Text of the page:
13), consisting of the sacrum (already described) and the pelvic arch, namely ilium, ischium and pubis, it follows that only birds and mammals possess a pelvis proper, whilst such is entirely absent in the Amphibia and in reptiles with the exception of some of the Dinosaurs.
The ischium and postacetabular ilium originally enclose the ischiadic notch or incisura ischiadica.
The shaft of the pubis runs parallel with that of the ischium, with which it is connected by a short ligamentous or bony bridge; this cuts off from the long incisura pubo-ischiadica a proximal portion, the foramen obturatum, for the passage of the obturator nerve.
Ilium; Is, ischium; Pb, pubis; d.l, dorso-lumbar vertebrae; Cd, caudal vertebrae; Am, acetabulum.
Maxillary bordering the mouth, forming sutures with the premaxillary, prefrontal and frontal, toothless; lower jaw toothed; pubis and ischium present, the latter forming a symphysis: Glauconiidae.
The clitoris is the representative of the penis, and consists of two corpora cavernosa which posteriorly diverge to form the crura clitoridis, and are attached to the ischium; the organ is about an inch and a half long, and ends anteriorly in a rudimentary glans which is covered by the junction of the labia minora; this junction forms the prepuce of the clitoris.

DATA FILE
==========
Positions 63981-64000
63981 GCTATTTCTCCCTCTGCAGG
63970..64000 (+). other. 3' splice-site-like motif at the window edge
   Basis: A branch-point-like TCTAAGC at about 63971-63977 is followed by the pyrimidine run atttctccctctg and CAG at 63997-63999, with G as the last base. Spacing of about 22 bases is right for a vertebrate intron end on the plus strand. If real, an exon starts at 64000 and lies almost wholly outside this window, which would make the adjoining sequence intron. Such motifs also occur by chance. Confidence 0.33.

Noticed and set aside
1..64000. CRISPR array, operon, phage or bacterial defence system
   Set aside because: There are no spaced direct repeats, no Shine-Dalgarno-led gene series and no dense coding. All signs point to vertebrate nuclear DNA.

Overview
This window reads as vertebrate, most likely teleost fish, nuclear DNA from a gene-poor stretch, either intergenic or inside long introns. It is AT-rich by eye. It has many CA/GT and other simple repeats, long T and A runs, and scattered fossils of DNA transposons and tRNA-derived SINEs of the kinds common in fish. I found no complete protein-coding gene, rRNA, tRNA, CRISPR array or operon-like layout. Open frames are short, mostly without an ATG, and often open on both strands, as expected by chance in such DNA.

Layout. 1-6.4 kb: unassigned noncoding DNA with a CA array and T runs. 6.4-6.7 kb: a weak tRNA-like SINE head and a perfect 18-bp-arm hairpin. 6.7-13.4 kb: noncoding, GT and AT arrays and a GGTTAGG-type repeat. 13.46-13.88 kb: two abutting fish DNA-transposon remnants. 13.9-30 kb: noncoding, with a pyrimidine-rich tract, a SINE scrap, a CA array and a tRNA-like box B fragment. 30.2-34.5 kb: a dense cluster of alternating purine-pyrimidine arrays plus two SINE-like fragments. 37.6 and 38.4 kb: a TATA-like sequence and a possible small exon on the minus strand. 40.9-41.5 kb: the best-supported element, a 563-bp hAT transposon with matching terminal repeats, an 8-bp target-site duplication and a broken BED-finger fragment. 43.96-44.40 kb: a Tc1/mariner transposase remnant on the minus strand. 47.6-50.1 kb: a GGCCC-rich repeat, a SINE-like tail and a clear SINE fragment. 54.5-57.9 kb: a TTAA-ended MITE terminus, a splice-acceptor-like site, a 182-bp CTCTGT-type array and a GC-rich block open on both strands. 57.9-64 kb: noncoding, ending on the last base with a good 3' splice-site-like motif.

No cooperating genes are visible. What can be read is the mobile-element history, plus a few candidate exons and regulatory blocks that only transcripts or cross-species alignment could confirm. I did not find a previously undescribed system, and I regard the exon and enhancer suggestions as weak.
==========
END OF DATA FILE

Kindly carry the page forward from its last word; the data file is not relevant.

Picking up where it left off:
Posterior superior iliac spine Ureter Great sciatic notch Vas deferens; Spine of ischium Vas deferens Seminal vesicle Bladder wall Levator ani Prostate 9, ?
Ischio-rectal fossa Tuberosity of ischium Gluteus maximus The vesiculae seminales are sac-like diverticula, one on each side, from the lower part of the ampullae of the vasa deferentia.
Posterior superior iliac spine Cut end of rectum Apex of sacrum Great sciatic notch Ureter Peritoneum Spine of ischium Bladder wall Seminal vesicle Tuberosity of ischium Ischio-rectal fossa Cut end of rectum External sphincter ani Gluteus maximus better seen in young the prostate the urethra runs more forward for about threequarters of an inch, lying between the two layers of the triangular From C. S.
Posteriorly, at what is known as the root of the penis, the two corpora cavernosa diverge, become more and more fibrous in structure, and are attached on each side to the rami of the ischium, while the corpus spongiosum becomes more vascular and enlarges to form the bulb.